NPR's business news starts with new rules for Glaxo.
(SOUNDBITE OF MUSIC)
WERTHEIMER: The head of British - the British drug maker GlaxoSmithKline, told The New York Times yesterday that the company will stop paying doctors to promote its drugs. Pharmaceutical firms commonly pay physicians to speak at medical conferences - a practice criticized as a conflict of interest.
Many economists and investors think there's a good chance that at the end of their two-day meeting that begins Tuesday, Federal Reserve policymakers will announce that they'll begin reducing their $85 billion monthly stimulus, their third round of quantitative easing, or QE3.
The analysts think recent economic data, like a drop in the unemployment rate to 7 percent and a budget deal in Washington, have brightened the outlook for the economy enough that the Fed can pull back.
When you picture a housing development in the suburbs, you might imagine golf courses, swimming pools, rows of identical houses.
But now, there's a new model springing up across the country that taps into the local food movement: Farms — complete with livestock, vegetables and fruit trees — are serving as the latest suburban amenity.
Democrats in Congress are promising to try to retroactively extend emergency unemployment benefits after the new year. With the House already in recess, the benefits are expected to expire at the end of the month.
The Senate is still in Washington working on a bipartisan budget agreement passed by the House before it left town last week, but the bill does not include a benefits extension.
California is regarded as the leading state when it comes to addressing climate change. But in 2012, according to analysts at Rhodium Group, California's carbon emissions actually increased more than 10 percent, bucking the national trend of decreases. That's in large part because California shut down one of its few remaining nuclear power plants.
That rise in carbon emissions underscores the huge impact nuclear power can have in efforts to combat climate change.
Are American kidsbeing adequately prepared in the sciences to compete in a highly competitive, global high-tech workforce? A majority of American parents say no, according to a poll by NPR, the Robert Wood Johnson Foundation and the Harvard School of Public Health.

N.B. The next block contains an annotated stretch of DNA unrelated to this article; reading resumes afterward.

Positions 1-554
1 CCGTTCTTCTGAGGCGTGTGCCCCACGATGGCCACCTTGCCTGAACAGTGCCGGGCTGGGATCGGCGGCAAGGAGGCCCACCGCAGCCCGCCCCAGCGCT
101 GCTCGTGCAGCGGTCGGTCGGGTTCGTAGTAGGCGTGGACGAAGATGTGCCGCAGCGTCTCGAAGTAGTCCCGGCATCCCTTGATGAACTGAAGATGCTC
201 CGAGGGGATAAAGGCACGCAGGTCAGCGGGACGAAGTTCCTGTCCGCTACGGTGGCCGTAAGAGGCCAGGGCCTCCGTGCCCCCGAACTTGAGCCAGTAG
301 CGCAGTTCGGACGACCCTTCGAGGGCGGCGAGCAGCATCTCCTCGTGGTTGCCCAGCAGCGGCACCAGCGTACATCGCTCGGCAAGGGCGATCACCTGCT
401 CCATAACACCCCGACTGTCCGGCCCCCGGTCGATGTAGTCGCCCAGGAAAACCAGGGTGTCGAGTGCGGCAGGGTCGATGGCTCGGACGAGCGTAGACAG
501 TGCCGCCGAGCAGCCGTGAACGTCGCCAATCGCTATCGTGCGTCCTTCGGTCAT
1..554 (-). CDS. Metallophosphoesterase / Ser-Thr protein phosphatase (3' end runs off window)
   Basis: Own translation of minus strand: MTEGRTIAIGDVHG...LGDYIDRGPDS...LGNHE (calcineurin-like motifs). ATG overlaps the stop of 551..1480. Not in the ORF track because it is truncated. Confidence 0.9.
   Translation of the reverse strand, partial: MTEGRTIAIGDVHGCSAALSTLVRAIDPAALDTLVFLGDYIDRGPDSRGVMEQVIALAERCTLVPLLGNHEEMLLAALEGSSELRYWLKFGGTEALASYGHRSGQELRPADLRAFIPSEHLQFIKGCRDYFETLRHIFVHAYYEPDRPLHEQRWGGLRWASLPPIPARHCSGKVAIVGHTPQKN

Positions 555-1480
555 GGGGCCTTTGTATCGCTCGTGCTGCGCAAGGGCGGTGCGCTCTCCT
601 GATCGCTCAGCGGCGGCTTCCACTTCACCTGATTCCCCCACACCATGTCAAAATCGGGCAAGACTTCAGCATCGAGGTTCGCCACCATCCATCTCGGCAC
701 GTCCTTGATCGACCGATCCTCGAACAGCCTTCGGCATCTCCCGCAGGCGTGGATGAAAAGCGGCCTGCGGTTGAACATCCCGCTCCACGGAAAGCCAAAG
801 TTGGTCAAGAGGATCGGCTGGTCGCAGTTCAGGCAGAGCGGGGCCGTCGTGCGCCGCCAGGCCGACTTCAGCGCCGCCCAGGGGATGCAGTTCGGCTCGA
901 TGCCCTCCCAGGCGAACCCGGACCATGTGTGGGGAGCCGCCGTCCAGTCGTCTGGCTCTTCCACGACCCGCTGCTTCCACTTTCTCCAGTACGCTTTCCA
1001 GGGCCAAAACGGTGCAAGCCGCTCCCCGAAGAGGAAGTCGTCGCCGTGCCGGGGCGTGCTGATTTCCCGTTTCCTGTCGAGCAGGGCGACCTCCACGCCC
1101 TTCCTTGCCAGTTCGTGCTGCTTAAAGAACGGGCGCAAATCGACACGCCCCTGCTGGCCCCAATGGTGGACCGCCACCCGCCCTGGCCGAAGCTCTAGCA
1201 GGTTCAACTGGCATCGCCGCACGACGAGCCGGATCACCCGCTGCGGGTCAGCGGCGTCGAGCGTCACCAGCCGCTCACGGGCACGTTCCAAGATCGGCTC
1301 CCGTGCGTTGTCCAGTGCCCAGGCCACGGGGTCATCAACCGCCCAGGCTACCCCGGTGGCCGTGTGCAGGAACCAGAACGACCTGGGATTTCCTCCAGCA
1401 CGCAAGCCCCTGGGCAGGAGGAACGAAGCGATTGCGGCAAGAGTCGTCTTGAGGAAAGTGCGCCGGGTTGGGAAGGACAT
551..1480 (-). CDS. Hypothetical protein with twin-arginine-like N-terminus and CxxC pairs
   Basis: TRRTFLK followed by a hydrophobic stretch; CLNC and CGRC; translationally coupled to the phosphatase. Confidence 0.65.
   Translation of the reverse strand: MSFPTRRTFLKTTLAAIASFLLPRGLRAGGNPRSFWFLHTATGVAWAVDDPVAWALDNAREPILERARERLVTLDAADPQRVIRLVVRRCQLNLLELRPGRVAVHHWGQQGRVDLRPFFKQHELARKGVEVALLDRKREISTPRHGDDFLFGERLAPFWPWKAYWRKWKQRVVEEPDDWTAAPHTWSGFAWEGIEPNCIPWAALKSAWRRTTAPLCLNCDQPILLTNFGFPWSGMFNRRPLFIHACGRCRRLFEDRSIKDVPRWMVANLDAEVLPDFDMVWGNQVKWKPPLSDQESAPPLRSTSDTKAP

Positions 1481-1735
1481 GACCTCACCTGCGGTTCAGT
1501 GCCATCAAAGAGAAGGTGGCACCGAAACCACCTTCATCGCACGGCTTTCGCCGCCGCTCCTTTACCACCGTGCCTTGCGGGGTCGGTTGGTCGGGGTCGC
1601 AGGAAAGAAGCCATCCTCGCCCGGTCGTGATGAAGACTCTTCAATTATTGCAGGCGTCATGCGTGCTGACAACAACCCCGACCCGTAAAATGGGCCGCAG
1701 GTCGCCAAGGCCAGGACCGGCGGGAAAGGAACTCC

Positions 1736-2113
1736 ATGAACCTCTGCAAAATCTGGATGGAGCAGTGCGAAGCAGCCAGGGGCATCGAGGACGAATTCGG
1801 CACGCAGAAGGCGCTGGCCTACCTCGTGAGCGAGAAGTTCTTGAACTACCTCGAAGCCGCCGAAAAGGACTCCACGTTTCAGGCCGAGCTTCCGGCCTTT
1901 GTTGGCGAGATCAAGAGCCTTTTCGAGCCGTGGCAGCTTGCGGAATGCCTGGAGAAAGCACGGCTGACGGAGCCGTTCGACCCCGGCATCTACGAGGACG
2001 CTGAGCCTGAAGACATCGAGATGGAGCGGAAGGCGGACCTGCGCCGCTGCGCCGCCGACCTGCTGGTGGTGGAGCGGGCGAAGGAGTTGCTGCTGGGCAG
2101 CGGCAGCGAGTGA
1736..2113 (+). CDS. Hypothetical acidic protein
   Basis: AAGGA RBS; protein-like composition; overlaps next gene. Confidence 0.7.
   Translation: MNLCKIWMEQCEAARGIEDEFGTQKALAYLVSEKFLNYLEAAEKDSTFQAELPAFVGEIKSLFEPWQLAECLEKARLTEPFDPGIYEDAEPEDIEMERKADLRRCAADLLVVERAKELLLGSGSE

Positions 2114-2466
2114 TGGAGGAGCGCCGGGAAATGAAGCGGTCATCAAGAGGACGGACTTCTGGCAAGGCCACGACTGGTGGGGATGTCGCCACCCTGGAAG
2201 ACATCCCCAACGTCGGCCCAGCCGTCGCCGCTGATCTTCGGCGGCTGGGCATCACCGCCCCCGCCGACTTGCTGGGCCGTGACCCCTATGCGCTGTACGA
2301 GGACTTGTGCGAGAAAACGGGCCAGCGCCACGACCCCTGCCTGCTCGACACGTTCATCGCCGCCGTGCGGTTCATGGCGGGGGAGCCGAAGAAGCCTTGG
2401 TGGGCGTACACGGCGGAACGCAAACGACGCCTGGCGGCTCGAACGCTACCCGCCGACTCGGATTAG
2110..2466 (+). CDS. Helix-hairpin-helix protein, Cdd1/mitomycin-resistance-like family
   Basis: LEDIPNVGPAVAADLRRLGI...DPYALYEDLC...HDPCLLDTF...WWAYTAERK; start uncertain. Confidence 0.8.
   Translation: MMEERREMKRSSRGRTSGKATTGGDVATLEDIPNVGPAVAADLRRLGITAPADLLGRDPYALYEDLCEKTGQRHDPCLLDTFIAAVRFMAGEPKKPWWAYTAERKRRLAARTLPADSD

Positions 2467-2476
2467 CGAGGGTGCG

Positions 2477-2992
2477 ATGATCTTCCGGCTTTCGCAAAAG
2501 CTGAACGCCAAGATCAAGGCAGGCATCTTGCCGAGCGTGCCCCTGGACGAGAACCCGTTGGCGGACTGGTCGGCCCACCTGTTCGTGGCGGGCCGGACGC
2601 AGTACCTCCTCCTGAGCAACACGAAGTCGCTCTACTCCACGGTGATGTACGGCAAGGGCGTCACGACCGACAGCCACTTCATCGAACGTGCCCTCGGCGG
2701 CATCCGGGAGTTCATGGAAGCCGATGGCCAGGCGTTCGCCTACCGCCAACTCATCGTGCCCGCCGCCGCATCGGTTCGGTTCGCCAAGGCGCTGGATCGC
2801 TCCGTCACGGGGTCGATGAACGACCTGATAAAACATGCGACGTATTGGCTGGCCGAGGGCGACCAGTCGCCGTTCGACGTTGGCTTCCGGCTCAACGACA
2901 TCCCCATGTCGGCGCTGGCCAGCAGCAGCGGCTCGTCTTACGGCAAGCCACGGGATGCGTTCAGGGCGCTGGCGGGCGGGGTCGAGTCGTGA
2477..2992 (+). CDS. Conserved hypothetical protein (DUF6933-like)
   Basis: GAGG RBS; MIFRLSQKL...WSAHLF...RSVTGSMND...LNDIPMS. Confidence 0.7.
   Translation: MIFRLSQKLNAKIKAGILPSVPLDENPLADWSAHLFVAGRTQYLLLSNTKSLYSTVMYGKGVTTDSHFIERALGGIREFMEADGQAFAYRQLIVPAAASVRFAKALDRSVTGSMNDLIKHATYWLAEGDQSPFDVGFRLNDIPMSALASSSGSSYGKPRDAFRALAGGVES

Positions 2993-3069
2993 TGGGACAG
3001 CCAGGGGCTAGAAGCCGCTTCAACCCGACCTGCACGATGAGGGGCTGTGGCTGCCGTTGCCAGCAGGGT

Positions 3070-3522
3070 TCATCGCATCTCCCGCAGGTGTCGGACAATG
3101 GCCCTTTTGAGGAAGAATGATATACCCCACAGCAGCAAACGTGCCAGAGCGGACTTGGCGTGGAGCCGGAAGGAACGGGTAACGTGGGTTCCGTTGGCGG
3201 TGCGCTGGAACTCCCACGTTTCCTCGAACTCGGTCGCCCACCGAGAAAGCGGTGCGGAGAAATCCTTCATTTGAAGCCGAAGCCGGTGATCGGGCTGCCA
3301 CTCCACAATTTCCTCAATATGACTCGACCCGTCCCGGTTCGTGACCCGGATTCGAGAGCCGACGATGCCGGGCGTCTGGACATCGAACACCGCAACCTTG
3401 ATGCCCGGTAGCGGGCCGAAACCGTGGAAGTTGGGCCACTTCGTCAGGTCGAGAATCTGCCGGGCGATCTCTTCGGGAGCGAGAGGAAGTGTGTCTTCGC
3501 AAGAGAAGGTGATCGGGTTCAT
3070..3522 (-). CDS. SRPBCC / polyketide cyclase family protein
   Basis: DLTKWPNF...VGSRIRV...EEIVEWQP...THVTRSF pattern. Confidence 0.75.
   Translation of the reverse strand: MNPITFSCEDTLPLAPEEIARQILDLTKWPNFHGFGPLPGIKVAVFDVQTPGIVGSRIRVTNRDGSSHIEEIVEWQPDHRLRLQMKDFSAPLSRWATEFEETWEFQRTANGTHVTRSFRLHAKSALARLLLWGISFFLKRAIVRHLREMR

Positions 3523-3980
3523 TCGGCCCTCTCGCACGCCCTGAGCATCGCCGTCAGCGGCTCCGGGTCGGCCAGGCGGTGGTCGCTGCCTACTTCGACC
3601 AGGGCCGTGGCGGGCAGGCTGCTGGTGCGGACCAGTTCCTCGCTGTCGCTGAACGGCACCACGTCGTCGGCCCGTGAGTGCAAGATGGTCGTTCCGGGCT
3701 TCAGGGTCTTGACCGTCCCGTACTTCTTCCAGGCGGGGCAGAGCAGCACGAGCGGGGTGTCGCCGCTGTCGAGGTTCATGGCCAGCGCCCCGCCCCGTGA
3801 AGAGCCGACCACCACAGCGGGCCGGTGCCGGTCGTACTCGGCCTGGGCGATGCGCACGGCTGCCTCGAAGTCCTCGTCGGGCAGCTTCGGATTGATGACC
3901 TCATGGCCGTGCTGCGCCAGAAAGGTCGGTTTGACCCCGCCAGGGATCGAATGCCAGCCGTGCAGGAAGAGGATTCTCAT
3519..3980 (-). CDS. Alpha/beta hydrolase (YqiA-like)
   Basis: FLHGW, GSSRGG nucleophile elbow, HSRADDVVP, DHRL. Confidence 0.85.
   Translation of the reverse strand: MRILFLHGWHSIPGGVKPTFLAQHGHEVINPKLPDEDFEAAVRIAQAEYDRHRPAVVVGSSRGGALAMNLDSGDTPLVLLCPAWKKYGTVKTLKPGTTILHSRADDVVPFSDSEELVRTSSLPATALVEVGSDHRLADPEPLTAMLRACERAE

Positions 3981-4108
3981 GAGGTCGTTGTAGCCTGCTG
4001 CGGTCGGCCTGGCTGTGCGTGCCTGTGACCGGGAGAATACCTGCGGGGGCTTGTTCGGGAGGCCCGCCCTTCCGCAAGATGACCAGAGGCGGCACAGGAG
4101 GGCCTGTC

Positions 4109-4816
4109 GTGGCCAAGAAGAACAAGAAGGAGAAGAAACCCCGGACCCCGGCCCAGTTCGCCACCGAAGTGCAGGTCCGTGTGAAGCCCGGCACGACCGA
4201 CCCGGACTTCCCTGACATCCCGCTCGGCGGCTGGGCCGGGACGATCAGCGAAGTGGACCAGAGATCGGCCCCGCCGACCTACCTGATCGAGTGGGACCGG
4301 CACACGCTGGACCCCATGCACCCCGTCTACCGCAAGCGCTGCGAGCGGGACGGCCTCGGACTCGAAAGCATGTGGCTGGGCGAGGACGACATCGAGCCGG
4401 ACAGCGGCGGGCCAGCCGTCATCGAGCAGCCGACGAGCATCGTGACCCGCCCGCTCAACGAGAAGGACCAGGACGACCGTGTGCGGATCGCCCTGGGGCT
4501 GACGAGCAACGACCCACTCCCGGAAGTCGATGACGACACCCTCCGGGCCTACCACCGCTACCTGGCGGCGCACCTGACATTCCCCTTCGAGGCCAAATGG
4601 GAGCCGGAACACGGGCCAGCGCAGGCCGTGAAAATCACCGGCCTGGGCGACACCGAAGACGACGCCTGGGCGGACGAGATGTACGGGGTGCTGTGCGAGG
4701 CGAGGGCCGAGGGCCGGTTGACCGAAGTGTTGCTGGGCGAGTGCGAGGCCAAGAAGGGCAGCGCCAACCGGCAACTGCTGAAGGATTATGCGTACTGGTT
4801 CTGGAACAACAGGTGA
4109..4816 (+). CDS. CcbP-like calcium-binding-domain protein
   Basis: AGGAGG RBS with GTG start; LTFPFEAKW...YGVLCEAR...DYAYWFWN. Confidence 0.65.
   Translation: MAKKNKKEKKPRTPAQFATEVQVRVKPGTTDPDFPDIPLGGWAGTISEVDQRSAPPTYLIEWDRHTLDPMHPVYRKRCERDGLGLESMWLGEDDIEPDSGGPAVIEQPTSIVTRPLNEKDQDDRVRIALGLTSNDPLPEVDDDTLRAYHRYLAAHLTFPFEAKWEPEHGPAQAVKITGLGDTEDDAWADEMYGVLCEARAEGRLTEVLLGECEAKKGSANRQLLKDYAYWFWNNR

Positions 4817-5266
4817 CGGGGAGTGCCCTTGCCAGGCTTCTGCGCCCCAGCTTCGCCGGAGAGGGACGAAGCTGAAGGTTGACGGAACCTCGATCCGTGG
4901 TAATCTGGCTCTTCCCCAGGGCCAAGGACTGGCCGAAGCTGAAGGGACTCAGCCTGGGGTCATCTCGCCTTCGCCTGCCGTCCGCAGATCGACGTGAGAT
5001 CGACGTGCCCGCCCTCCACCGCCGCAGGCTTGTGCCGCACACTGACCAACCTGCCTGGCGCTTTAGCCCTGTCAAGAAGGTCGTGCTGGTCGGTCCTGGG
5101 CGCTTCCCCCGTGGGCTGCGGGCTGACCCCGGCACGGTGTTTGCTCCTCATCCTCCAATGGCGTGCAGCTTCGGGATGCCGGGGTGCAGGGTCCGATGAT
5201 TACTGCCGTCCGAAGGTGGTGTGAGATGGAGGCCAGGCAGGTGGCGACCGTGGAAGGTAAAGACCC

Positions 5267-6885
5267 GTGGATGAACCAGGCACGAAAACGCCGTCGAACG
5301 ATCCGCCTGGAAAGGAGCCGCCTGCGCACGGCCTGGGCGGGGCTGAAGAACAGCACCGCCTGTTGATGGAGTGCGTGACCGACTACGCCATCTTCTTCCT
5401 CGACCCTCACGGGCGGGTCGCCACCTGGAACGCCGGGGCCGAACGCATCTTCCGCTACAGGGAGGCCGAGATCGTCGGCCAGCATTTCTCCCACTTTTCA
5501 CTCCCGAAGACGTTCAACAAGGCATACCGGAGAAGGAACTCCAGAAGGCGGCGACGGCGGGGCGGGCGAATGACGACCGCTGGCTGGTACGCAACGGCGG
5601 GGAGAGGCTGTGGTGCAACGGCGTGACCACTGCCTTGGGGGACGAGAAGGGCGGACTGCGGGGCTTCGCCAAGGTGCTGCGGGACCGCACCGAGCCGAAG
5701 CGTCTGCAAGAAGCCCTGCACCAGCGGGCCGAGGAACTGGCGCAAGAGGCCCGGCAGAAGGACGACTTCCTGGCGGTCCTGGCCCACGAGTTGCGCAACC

Four decades ago, Austin, Texas, had a population of 250,000 and a reputation as a laid-back oasis of liberal politics and live music. Today, the Austin metro area is home to 1.8 million people and has some of the nation's worst traffic congestion.
For years, the city has done little to address the growing problem. But most in the Texas capital now agree something has to change if Austin is to save what's left of its quirky character.
Country music singer and songwriter Ray Price died Monday at the age of 87 at his ranch in Texas. Price was a Grammy Award Winner and who had more than 100 country hits in his decades-long career. A 1996 Country Music Hall of Fame inductee, he was credited with pioneering a shuffle beat and walking bass line that became standard in Texas dance halls.
Originally published on Mon December 16, 2013 7:00 pm
At the moment, Washington fiscal policy is a good news, bad news story.
The good news is that the budget agreement, overwhelmingly passed by the House last week in a bipartisan vote, is likely to be approved by the Senate this week. That takes another costly government shutdown off the table.
The bad news? Another debt ceiling fight, with all the attendant risks of a U.S. government default, appears to be right around the corner.